The opinion of the court was delivered by: DAVIS
The relator was convicted of first degree murder by the Court of Oyer and Terminer and Jail Delivery of Lancaster County, Pennsylvania and is presently serving a term of life imprisonment. He now petitions this court for a Writ of Habeas Corpus
on the ground that he was denied the assistance of counsel during his interrogation by the police and that the confession given to the authorities was introduced into evidence in violation of his rights under the Fifth, Sixth, and Fourteenth Amendments to the Constitution of the United States.
This court granted the relator a hearing.
On November 23, 1959, the petitioner drove up to the house where his estranged wife lived with their children and her lover. The petitioner got out of the automobile and fired several rifle shots through the sun parlor window, fatally wounding his wife in the head. He then drove to a nearby taproom; told the bartender that he had shot his wife; and asked him to call the police. The police arrived shortly thereafter, at about 7:00 P.M. He admitted the shooting to them; told them where his rifle was; and they immediately took him into custody. The petitioner's wife died on December 19, 1959, and he was then indicted for murder.
After his arrest, the police called in a "disinterested witness," a local Protestant clergyman, to observe the interrogation. The police warned the relator of his right to remain silent, but nonetheless he gave the police a detailed account of the crime. He signed a statement around 8:30 P.M. that same evening.
At trial, counsel for the accused stated unequivocally in his opening remarks to the jury that there was no doubt that the defendant had killed his wife. His defenses were instead the lack of premeditation reducing the crime to second degree murder or, in the alternative, the commission of the crime in the heat of passion, reducing it to manslaughter. The accused took the stand in his own defense and candidly admitted that he had shot his wife.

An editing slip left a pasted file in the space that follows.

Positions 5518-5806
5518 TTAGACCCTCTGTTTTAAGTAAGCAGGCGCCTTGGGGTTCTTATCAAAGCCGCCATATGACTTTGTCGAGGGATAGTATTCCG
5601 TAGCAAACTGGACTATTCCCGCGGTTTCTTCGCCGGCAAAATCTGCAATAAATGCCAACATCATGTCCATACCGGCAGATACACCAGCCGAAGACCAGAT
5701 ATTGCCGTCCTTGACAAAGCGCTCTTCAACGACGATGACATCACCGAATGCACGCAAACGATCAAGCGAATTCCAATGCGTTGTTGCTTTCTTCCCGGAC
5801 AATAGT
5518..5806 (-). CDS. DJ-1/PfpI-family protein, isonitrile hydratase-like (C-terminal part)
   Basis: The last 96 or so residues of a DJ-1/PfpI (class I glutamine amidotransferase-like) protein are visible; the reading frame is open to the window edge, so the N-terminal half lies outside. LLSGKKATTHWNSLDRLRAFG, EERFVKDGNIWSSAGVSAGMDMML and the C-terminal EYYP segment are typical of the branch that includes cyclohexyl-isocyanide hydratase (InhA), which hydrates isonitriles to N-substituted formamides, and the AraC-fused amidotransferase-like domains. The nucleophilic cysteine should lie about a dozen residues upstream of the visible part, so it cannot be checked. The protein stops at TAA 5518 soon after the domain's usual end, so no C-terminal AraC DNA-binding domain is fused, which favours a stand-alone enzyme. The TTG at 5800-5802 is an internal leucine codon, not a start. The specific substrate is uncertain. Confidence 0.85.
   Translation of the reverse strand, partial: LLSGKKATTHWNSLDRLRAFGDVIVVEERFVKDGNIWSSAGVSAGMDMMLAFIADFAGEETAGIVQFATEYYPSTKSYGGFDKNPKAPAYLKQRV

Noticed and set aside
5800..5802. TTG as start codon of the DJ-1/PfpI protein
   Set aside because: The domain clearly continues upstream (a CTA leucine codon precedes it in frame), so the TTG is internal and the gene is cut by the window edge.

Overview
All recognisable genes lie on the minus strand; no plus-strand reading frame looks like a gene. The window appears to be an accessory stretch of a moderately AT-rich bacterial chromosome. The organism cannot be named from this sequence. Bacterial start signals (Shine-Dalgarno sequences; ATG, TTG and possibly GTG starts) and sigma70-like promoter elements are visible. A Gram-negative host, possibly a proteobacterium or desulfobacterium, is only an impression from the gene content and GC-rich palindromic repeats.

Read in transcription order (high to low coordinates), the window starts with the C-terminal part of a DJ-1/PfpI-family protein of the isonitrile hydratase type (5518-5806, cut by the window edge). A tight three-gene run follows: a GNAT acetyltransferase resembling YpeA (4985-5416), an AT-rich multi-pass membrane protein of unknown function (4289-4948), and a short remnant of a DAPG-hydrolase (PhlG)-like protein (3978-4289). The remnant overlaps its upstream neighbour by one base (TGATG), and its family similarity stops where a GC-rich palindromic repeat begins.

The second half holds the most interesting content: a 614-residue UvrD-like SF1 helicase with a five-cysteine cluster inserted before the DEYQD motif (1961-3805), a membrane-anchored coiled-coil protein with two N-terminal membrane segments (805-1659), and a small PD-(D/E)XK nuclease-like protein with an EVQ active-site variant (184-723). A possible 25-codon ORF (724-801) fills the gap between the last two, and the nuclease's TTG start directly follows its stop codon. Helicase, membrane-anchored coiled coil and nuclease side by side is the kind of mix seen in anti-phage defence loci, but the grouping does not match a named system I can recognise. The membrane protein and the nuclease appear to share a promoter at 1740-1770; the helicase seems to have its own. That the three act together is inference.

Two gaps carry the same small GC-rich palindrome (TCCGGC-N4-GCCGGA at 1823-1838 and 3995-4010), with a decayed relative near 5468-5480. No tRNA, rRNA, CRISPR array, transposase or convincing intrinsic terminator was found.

The District Attorney introduced the relator's signed confession as part of the Commonwealth's case. The defense at first objected to its being read before it had been identified. Once it was identified, defense counsel again objected because it was not part of the evidence and also because of the alleged inebriated condition of the defendant when he gave the statement. The court overruled the objection and permitted the police officer to read it to the jury. The attorney for the defendant then interrupted the officer and announced, "I have no objection to the purported statement being admitted into evidence and therefore the Court having admitted it I have no objection to that being done * * *." At the close of the Commonwealth's case, the defense again assented to the admission of the confession once certain extraneous comments by the police at the top of the statement were removed. The notes of testimony of the trial clearly demonstrate to this court that the confession was introduced with the acquiescence and consent of the defendant despite the initial objections.